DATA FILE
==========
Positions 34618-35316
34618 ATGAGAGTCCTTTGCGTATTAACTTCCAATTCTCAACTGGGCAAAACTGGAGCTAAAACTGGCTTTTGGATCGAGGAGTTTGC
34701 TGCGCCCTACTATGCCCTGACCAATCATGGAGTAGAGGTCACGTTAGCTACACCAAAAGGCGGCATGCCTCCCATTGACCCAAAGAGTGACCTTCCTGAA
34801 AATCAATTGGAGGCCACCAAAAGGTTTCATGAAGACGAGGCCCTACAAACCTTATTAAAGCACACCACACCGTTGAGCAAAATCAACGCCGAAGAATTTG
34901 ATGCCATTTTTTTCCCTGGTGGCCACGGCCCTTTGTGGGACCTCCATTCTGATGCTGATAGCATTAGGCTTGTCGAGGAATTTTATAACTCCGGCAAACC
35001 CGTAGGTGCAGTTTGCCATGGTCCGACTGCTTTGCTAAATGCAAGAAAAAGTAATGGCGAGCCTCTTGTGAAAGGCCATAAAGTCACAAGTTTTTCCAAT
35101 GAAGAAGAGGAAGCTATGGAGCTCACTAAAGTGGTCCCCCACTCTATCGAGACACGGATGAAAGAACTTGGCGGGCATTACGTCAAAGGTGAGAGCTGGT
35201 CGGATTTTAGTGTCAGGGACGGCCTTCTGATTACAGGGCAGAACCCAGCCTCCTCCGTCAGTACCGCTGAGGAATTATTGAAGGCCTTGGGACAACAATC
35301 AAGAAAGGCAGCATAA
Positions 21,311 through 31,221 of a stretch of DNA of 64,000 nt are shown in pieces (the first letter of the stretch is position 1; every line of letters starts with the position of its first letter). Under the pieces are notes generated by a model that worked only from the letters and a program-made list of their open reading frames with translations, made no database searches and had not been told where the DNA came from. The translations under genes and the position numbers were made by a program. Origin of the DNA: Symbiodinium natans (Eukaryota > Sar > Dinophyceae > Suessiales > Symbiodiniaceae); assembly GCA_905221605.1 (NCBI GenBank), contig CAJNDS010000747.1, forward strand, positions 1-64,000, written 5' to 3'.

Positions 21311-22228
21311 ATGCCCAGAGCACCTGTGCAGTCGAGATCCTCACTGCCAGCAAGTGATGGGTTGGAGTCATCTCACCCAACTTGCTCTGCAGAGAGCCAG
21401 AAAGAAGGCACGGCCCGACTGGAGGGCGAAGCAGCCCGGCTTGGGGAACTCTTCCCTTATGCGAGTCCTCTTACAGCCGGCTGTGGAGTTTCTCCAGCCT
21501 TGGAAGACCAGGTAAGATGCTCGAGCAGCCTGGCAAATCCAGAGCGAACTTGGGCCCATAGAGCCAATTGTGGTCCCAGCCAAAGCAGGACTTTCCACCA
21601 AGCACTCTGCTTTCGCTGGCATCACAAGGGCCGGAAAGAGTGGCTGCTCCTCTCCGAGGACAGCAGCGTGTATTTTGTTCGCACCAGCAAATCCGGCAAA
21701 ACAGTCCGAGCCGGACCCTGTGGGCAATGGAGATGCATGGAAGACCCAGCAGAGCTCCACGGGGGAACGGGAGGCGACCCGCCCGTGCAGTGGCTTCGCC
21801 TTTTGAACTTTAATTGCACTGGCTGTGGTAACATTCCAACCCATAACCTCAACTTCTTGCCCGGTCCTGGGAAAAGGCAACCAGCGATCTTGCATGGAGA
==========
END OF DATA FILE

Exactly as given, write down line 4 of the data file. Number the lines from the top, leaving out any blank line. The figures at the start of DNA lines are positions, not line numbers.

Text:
34801 AATCAATTGGAGGCCACCAAAAGGTTTCATGAAGACGAGGCCCTACAAACCTTATTAAAGCACACCACACCGTTGAGCAAAATCAACGCCGAAGAATTTG